This is part of my Transferable Skills Talk: An ongoing series in which we identify and discuss your transferable skills as an alt-ac. Today’s edition: how to talk about your current work AND how to talk about what you’d like to do in your resume and cover letter.
When you are trying for a career change, as an alt-ac does, one thing that can hold you back is how you describe what you do.
When you change careers, one thing you have to do is clearly connect the dots between what you do now and what you want to do. Let’s look at some strategies for rebranding your already awesome self so that you don’t leave hiring managers scratching their heads on why you’re interested or a good fit.
This is one of the most contentious topics I discuss with academics who are “breaking” alt-ac. That they need to get on LinkedIn. Look. I get it. LinkedIn is of virtually no use to true academics. (Although perhaps that is changing? Someone who is an academic please let me know!) It’s not part of your grad school curriculum, you don’t know any professors on it, AND it’s just a gross “over there” for corporate types, amirite?
Yes and no. Mostly no. And if you’re alt-ac: you are definitely wrong.
Oh lord. A Nature story is going viral on my twitter, “Teach undergraduates that doing a PhD will require them to embrace failure.” The piece is about how not all students are a good fit for a PhD. Agreed. But the tweet that Nature put out was this one sentence excerpt:
“The two most common causes of hardship in PhD students are an inability to accept failure and choosing this career path for the prestige, rather than out of any real interest in research.” ~Irini Topalidou, Nature (18 Oct 2018)
No wonder people are pissed. Graduate students face so many, much more prevalent challenges, and more universal problems, including mental health, having to pick a new topic, financial stress, hazing, imposter syndrome, no work-life balance, isolation, and the list goes on. The “inability to accept failure” and “choosing this career path” wrongly aren’t in the top 10. I doubt they’d even rank among the top 20.
But. When you look past the tweet, there is something in the article worth discussing.
What the Nature Article Gets Right
What Nature tweeted wasn’t the article’s premise. The article’s thrust is that there is a real need to provide more instructions about and require those considering graduate work to research career outcomes, challenges, and strongly consider whether a PhD really is right for them.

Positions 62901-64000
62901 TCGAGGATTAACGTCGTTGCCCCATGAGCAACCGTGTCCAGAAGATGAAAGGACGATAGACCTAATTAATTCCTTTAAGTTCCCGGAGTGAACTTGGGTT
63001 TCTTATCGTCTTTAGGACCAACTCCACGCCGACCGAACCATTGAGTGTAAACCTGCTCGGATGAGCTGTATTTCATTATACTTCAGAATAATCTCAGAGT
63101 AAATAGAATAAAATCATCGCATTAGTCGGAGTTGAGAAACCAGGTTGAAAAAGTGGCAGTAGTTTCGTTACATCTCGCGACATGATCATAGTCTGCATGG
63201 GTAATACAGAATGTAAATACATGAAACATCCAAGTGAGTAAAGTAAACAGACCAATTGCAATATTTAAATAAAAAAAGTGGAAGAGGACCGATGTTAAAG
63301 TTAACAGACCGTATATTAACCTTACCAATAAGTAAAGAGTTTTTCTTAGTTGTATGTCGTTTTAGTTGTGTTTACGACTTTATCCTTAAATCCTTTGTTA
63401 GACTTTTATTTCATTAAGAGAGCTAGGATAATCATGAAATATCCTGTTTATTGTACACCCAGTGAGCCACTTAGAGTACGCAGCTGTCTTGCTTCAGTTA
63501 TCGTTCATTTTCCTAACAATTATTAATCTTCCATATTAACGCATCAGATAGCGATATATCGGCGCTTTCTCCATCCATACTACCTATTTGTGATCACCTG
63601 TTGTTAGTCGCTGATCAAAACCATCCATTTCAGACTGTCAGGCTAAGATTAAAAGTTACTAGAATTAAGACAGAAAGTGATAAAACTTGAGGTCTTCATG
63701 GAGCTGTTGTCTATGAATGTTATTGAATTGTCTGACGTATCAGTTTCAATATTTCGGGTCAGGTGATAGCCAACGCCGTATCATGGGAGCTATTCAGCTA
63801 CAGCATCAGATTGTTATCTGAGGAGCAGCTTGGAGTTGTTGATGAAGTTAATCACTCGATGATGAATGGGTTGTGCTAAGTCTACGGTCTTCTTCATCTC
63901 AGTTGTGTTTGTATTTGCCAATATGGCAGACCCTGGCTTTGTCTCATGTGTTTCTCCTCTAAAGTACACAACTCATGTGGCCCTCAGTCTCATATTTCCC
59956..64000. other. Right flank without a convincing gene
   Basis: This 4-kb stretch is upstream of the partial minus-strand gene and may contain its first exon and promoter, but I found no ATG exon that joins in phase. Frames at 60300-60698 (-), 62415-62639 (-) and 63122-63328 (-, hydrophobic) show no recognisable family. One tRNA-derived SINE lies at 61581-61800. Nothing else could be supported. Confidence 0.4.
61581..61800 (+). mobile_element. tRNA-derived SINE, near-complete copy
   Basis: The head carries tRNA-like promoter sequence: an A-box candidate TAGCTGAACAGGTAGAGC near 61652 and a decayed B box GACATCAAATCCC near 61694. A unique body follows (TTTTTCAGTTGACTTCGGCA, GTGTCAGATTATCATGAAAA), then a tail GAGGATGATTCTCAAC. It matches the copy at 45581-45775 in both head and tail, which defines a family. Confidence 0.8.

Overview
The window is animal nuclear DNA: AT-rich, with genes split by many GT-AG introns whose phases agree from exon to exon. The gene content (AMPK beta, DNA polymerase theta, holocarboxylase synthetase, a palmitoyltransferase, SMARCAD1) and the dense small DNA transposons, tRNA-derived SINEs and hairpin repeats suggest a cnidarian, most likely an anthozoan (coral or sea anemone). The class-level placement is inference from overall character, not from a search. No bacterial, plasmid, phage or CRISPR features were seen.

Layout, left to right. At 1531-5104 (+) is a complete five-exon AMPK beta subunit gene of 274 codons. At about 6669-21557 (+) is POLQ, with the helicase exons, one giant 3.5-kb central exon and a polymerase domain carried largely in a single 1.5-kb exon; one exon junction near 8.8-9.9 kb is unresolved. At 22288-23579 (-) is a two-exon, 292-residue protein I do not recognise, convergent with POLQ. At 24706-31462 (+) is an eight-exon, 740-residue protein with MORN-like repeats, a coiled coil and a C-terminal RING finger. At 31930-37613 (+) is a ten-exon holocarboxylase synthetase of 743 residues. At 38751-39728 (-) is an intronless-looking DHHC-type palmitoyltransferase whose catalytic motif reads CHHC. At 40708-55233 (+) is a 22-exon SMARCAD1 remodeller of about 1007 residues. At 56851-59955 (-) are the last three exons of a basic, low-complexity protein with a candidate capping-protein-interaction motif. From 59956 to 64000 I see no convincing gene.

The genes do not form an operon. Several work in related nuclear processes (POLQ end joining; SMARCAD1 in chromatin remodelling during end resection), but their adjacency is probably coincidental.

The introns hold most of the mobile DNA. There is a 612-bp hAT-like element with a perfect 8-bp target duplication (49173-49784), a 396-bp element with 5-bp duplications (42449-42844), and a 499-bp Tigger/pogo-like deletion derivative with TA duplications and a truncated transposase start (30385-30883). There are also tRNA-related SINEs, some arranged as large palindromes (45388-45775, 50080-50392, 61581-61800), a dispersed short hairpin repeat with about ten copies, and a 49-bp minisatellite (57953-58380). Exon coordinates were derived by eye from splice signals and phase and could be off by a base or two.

I agree. Every student – in every undergraduate major and grad program – needs more support and training in career options, how to research careers, and how to build a thriving career. No arguments there.
Some Things the Nature Article Gets Wrong
But there’s tons of other things the Nature article gets wrong. Here are my top 4.
When it comes to job searches, a lot of alt-ac clients want to find a job that allows them to at least in part work remotely. I know how important this is for academics in particular.
So today I’m tackling one of the most common questions in my inbox: “Where do I find remote jobs?”
Why Academics Want Remote Jobs
Academics WANT control over their work. Autonomy and independence are some of the biggest reasons for pursuing academia and grad/professional degrees in the first place! We wanted to become experts so that we could exercise greater control over the kinds of work we do. The ability to make choices about what kinds of tasks we take on. The ability to schedule our own workday as we please. That is part of the expected deal. That what comes with deep expertise and authority over one’s subject matter is a more professional level of job.
And these days, most of us are smart enough to realize that there’s often no compelling NEED for us to physically be in the office 5 days a week. (Or at all?!) Between Zoom, Skype, Slack, and I don’t even know what else, can’t we be connected no matter where we are? If dumb #influencers (yeah, I said it!) can work from anywhere, why can’t those of us with highly specialized knowledge and skills be afforded the same courtesy?
Why Academics Need Remote Jobs
And then there’s also very real needs. Many of us alt-acs NEED remote work – for all kinds of reasons. Many academics are members of dual-career households. Many are partners with someone who is faculty and/or otherwise geographically bound. My alt-ac PhD spouse, for instance, specializes in the archaeology of the Colorado Plateau. Even if I find a great job in Minneapolis, that’s not going to work for his career. So should my career suffer when I’ve maxed out my opportunities locally?
Of course I’m all for finding the style and type of work that you need AND want, but I’m afraid I’m here to warn you that there is no great answer to this question.
“What might a PhD program designed specifically for alternative-academic careers look like” asks Joshua Kim in the Inside HigherEd article “Collaborative Work, Academic Training, and Alt-Ac Careers.” It’s a good question. Kim’s article points out how much PhD work – the prospectus, the lit reviews, the research, analysis, and the dissertation, are all done as solo efforts. But alt-acs “do almost all of their work in collaboration.”
Nearly all of my work is as part of a team. Yes, there is a rhythm between doing individual tasks independently (writing curriculum, writing training workshops, etc.) but that is balanced in at least equal amounts of time by coming back together to work with a team (instructional designers, web developers) on how the curriculum I’ve written will be developed and delivered as eLearning.
The other alt-acs I work with – their work is largely structured the same.